My wife is a certified pastoral counselor, so I sometimes get pulled in on CPE (Clinical Pastoral Training/Education) groups to lead a small training session. This weekend, I led one in Pastoral Theology. I utilize the definition for Pastoral Theology used by Margaret Whipp, in her book “SCM Guidebook: Pastoral Theology,”
PASTORAL THEOLOGY IS THE STUDY OF HOW AND WHY CHRISTIANS CARE.
Several times (too many times?) I made the statement that good pastoral care depends on good pastoral theology. I also made the statement that how we carry out pastoral care points to our pastoral theology. Thus, if we don’t have a reflected on pastoral theology, we will simply have a tacit (and typically bad) pastoral theology.
This seems a bit ridiculous, especially considering how busy people seem to be in Christian ministry who appear to have no time to worry about such unnecessary things as theology or theological reflection.
But I found a nice little example of tacit pastoral theology in a Youtube Video I watched from a strange source. The channel is “Tasting History” and the particular video is “Irish Stew from 1900 & the Irish Potato Famine.”
It is not a religious or theological channel. But it is quite relevant.
Starting around 1845, Potato Blight hit Ireland hard. People were starving and different people responded differently.
Charles Trevelyan. This man was placed in charge of the relief work by the British government for those starving in Ireland. In the youtube video (link above) it quotes Trevelyan as saying,
“The judgment of God sent the calamity to teach the Irish a lesson, that calamity must not be too much mitigated… The real evil which we have to contend is not the physical evil of the Famine, but the moral evil of the selfish, perverse, and turbulent character of the people.” (Charles Trevelyan)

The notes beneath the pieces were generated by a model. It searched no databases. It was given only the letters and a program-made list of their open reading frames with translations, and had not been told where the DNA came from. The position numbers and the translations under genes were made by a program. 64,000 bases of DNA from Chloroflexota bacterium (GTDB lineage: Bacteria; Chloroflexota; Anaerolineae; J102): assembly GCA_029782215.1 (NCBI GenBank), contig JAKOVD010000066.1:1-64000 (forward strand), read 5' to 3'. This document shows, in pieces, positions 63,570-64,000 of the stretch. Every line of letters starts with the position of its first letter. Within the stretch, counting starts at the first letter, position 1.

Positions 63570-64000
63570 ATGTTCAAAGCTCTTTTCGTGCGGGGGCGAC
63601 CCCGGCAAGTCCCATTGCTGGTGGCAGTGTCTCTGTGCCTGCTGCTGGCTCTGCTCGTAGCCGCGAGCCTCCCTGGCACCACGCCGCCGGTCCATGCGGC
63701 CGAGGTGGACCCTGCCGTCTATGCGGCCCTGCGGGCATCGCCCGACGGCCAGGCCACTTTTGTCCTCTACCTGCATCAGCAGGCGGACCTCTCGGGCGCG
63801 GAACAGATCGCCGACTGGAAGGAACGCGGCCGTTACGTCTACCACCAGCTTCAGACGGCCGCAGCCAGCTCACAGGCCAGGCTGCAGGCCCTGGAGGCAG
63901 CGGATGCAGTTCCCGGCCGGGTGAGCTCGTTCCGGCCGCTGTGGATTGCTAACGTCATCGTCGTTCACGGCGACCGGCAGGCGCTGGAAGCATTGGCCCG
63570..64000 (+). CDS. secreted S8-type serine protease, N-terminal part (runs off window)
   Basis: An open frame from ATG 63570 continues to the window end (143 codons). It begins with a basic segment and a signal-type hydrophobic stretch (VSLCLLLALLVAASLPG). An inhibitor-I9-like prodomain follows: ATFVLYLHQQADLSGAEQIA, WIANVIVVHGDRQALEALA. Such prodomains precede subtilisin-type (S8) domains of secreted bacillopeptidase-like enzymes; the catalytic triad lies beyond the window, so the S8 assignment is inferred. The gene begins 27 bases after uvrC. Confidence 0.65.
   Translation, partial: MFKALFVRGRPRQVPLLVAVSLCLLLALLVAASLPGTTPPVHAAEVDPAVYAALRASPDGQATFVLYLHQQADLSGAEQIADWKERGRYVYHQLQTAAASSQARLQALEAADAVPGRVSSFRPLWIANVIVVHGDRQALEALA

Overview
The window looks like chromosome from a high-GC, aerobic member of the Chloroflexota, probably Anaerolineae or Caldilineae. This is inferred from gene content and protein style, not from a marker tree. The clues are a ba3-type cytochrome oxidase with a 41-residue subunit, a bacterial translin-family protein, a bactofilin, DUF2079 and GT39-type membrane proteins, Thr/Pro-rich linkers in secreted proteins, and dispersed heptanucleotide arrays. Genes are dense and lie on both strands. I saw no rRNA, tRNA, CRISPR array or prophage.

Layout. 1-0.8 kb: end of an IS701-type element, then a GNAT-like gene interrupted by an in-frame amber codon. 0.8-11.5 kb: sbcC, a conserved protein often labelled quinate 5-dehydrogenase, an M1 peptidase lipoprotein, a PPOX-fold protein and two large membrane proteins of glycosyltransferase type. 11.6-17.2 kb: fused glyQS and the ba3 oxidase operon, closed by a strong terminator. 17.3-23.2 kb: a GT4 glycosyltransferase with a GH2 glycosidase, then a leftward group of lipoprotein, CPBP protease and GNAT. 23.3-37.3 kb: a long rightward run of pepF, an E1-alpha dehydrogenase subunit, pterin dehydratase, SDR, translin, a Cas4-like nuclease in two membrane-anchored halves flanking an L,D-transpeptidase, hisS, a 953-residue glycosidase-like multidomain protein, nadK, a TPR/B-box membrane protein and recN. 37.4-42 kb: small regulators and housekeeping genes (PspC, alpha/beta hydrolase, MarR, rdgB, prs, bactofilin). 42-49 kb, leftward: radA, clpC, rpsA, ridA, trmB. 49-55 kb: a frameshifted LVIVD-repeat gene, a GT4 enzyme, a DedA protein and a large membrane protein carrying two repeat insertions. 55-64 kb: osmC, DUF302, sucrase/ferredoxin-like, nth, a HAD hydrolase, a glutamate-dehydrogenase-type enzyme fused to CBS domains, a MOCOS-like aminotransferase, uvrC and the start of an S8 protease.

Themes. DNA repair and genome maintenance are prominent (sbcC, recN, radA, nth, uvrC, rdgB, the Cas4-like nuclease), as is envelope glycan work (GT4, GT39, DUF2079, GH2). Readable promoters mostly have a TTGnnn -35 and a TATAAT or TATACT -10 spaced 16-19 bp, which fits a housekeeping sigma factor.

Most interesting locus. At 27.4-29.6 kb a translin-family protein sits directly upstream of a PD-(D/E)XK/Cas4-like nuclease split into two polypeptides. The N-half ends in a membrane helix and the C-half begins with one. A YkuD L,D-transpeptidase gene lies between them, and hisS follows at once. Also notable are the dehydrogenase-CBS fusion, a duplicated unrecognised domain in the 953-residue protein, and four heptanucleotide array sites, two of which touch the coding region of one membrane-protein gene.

Admittedly, Trevelyan’s views reflected the views of many in power in England. Those in power commonly do see those without power as unworthy in some way… presumably because that implies that they with power have somehow earned their position. However, Trevelyan’s perspective does have an underlying theological perspective. Bad things are happening to the Irish because God wants bad things to happen to them. They have earned what they are getting. And to help people under the judgment of God is to work against God. This is a bit akin to what happened in the 1980s and 1990s when many saw the AIDs epidemic as a judgment of God against homosexuals (particularly). The thought of some was that to work on a cure was to undermine God’s good work.
So what was Trevelyan’s pastoral theology? It is hard to say, but by appearance it seems to be that Christians should care for those who appear to be cared for by God. In other words, we should provide care only for people who don’t require care. This may not be true. Perhaps he was simply an ethnic or religious bigot, and simply justified his prejudices with theological language. In the end, however, it doesn’t matter. In practice this was his theology within this specific context. Pastoral theology is highly contexstual.
Bible Societies. Tasting History noted that many Bible Societies (essentially parachurch mission organizations) provided food for the Irish who were starving…. BUT ONLY IF THEY CONVERT TO THE SOCIETY’S DENOMINATION. Since the vast majority of the Irish were staunchly (religiously and culturally) Roman Catholic, care was only given if people left the Roman Catholic Church.
So what is the pastoral theology here? Since conversion (at least change of denominational affiliation) was a prerequisite for receiving care, they were in essence saying, “Christians care for people only if they are like us Christians. If they are different, they can starve.” This sort of thing has happened a lot in Christian (and non-Christian) societies. There has been many times where the “Cross or the Sword” form of evangelism has been active going back to at least Charlemagne. Again, other groups have their own versions, such as the “Shahada or the Scimitar.” Essentially, the idea is that converting to our faith (or in some cases converting to our denominational perspective) is such an inherent eternal good, that pretty much any means to make that happen is a good thing.